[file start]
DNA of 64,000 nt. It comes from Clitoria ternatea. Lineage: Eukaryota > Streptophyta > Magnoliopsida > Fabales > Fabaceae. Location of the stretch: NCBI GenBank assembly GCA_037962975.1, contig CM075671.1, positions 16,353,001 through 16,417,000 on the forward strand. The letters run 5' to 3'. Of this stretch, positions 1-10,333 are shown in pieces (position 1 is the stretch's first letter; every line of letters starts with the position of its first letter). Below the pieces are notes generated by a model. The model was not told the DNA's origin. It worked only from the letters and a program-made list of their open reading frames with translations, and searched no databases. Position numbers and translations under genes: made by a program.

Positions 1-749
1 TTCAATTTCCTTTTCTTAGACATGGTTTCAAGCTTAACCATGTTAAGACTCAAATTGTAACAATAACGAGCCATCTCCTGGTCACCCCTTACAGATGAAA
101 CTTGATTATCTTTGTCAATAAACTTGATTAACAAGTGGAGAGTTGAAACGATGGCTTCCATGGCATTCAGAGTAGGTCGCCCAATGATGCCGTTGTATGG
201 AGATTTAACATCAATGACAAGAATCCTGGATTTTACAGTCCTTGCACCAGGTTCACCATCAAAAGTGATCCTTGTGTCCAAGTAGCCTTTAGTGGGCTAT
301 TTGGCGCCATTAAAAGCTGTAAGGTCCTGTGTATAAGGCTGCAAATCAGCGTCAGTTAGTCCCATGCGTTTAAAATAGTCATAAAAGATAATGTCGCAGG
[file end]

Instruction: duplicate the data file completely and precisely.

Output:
DNA of 64,000 nt. It comes from Clitoria ternatea. Lineage: Eukaryota > Streptophyta > Magnoliopsida > Fabales > Fabaceae. Location of the stretch: NCBI GenBank assembly GCA_037962975.1, contig CM075671.1, positions 16,353,001 through 16,417,000 on the forward strand. The letters run 5' to 3'. Of this stretch, positions 1-10,333 are shown in pieces (position 1 is the stretch's first letter; every line of letters starts with the position of its first letter). Below the pieces are notes generated by a model. The model was not told the DNA's origin. It worked only from the letters and a program-made list of their open reading frames with translations, and searched no databases. Position numbers and translations under genes: made by a program.

Positions 1-749
1 TTCAATTTCCTTTTCTTAGACATGGTTTCAAGCTTAACCATGTTAAGACTCAAATTGTAACAATAACGAGCCATCTCCTGGTCACCCCTTACAGATGAAA
101 CTTGATTATCTTTGTCAATAAACTTGATTAACAAGTGGAGAGTTGAAACGATGGCTTCCATGGCATTCAGAGTAGGTCGCCCAATGATGCCGTTGTATGG
201 AGATTTAACATCAATGACAAGAATCCTGGATTTTACAGTCCTTGCACCAGGTTCACCATCAAAAGTGATCCTTGTGTCCAAGTAGCCTTTAGTGGGCTAT
301 TTGGCGCCATTAAAAGCTGTAAGGTCCTGTGTATAAGGCTGCAAATCAGCGTCAGTTAGTCCCATGCGTTTAAAATAGTCATAAAAGATAATGTCGCAGG